Smarter vehicles could mean big changes to traffic signals

As cars and trucks get smarter and more connected, the humble lights that have dominated the flow of traffic for more than a century could also be on the cusp of a major transformation.

Researchers are exploring ways to use features found in modern cars, such as GPS, to make traffic safer and more efficient. Eventually, upgrades could completely eliminate today’s red, yellow and green lights, Releasing control to self-driving cars.

Henry Liu, a civil engineering professor leading a study at the University of Michigan, said the rollout of the new traffic light system may be much closer than people realize.

“The pace of AI advancement is very fast, and I believe it is coming,” he said.

Traffic lights haven’t changed much in the United States over the years. Cleveland first launched what is considered the first “municipal traffic control system” in 1914, historian Megan Kate Nelson reports. He wrote for Smithsonian Magazine. Powered by electricity from the city’s trolley line, engineer James Hodge’s invention featured two lights: red and green, the colors long used by railways. A police officer sitting in a booth on the sidewalk had to flip a switch to change the signal.

A few years later, Detroit police officer William Butts was credited with adding the yellow light, although as a city employee he was unable to obtain a patent for it. By 1930, Nelson wrote, all major American cities and many small towns had at least one Electric traffic light.

However, the emergence of connected and automated vehicles has presented a world of new possibilities for traffic signals.

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Among those reimagining traffic flows is a team from North Carolina State University led by Ali Hajibabai, associate professor of engineering. Instead of getting rid of the current traffic lights, Hajibabai suggests adding a fourth light, perhaps white, to indicate that there are enough autonomous vehicles on the road to take over and lead the way.

“When we get to an intersection, we stop if it’s red and go if it’s green,” said Hajibabai, whose team used model cars small enough to carry them. “But if the white light is active, just follow the car in front of you.”

Although Hajibabai’s research suggests a “white phase” and perhaps even white light, the specific color is not important, he said. Existing lights could be sufficient, for example, by modifying them so that they flash red and green simultaneously to indicate that self-driving cars are taking over. The key will be to ensure they are adopted as universally as existing signals.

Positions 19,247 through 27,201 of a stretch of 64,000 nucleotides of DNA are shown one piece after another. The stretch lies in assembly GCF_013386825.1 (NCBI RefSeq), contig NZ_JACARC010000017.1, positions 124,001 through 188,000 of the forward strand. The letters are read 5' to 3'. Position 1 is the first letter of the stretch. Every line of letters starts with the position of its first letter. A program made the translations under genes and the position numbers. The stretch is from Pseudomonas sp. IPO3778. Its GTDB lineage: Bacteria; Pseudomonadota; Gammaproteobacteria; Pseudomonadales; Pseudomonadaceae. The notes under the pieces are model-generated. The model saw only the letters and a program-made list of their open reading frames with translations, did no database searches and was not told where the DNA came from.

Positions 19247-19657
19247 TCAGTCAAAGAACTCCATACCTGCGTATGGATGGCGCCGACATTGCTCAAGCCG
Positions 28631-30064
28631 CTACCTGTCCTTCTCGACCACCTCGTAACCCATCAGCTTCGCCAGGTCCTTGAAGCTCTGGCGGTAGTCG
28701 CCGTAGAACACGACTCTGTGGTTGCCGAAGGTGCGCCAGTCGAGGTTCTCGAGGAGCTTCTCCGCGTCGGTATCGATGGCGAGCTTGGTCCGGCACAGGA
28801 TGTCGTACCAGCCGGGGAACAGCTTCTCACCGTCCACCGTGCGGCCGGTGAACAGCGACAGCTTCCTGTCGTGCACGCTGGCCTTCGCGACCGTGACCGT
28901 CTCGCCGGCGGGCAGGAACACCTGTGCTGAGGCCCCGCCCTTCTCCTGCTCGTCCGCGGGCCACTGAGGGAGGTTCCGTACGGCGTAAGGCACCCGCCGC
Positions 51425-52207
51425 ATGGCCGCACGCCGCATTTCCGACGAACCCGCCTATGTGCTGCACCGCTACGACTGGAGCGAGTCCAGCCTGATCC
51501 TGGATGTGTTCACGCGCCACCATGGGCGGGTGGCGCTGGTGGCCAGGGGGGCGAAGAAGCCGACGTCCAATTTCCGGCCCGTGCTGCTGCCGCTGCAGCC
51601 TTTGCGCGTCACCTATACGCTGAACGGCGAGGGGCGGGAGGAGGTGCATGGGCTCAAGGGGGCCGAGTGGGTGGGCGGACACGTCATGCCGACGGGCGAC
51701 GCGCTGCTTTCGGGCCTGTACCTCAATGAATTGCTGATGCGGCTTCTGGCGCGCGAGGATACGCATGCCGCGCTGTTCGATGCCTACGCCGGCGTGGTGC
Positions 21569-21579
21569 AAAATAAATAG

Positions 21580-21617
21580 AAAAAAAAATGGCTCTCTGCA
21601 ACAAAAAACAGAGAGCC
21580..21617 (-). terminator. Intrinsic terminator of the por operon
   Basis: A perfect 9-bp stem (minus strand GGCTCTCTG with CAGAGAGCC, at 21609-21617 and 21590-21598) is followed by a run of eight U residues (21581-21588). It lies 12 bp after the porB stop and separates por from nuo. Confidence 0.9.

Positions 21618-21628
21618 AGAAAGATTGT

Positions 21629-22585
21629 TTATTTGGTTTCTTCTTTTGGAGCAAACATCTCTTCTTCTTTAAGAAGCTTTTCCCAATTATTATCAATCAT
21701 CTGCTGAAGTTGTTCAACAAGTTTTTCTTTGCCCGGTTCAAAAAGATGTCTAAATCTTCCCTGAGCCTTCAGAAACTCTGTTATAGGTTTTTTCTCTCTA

Hajibabai acknowledged that using such an approach would take years, because it would require 40% to 50% of vehicles on the road to be self-driving in order for them to operate.

Waymo spokesperson Sandy Karp noted that Google’s parent company, the self-driving car company, has launched a self-driving car A fully self-driving ride-sharing service In Los Angeles and Austin, Texas, even without adding a fourth traffic light.

“While it is good at this early stage of AV development that people are thinking creatively about how to facilitate the safe deployment of safe AVs, policymakers and infrastructure owners must be cautious about jumping in too early on AV investments.” Leadership, which may turn out to be beneficial.” “Premature or even unnecessary,” Karp said in an email to The Associated Press.

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Researchers at the University of Michigan took a different approach. They ran a pilot program in the Detroit suburb of Birmingham using insights from speed and location data on General Motors vehicles to change the timing of traffic lights in that city. Researchers recently received a grant from the U.S. Department of Transportation under the bipartisan Infrastructure Act to test how changes could be made in real time.

Because of Michigan Research Dealing with vehicles that have drivers, rather than fully autonomous drivers, it may be much closer to being implemented on a larger scale than Hajbabai seeks.

Even with as few as 6% of vehicles on Birmingham’s streets connected to GM’s system, it provides enough data to adjust the timing of traffic lights to smooth out flow, said Liu, who led the Michigan research.

Birmingham’s 34 traffic lights were chosen because, like more than half of the signals across the country, they are set to a fixed timetable without any cameras or sensors to monitor congestion. Although high-tech solutions for traffic monitoring exist, they require cities to make complex and expensive upgrades, Liu said.

“The beauty of this is that you don’t have to do anything to the infrastructure,” Liu said. “Data doesn’t come from infrastructure. It comes from car companies.”

Initial data in Birmingham adjusted the timing of green lights by just a few seconds, but it was still enough to reduce congestion, said Danielle Deno, traffic safety director for the Oakland County Road Commission in Michigan. Bigger changes could be made under new grant-funded research that would automate traffic signals at a yet-to-be-announced location in the province.

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